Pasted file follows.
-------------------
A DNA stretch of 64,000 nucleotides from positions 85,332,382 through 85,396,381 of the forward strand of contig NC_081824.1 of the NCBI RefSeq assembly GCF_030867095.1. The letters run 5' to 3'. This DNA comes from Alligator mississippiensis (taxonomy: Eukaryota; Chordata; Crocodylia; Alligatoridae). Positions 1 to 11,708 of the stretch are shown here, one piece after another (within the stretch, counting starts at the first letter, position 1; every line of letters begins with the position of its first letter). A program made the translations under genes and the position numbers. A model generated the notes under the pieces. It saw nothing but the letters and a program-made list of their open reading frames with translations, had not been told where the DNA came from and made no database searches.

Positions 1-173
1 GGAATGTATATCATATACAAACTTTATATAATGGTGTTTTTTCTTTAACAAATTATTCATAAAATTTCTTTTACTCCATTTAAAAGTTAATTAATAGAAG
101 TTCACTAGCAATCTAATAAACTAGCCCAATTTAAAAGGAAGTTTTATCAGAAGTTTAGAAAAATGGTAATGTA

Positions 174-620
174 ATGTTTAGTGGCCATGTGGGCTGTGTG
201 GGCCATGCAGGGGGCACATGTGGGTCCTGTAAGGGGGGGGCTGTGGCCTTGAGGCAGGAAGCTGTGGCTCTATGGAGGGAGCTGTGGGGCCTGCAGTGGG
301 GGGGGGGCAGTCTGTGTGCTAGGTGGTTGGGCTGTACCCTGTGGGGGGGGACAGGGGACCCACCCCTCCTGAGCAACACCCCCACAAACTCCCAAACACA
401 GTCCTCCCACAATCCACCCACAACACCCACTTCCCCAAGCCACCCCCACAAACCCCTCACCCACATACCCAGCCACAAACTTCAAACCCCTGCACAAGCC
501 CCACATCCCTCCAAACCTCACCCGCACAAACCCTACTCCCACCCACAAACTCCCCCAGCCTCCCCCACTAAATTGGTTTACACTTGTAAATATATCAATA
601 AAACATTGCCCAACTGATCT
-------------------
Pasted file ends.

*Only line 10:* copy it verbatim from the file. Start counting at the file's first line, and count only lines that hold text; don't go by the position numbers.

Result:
501 CCACATCCCTCCAAACCTCACCCGCACAAACCCTACTCCCACCCACAAACTCCCCCAGCCTCCCCCACTAAATTGGTTTACACTTGTAAATATATCAATA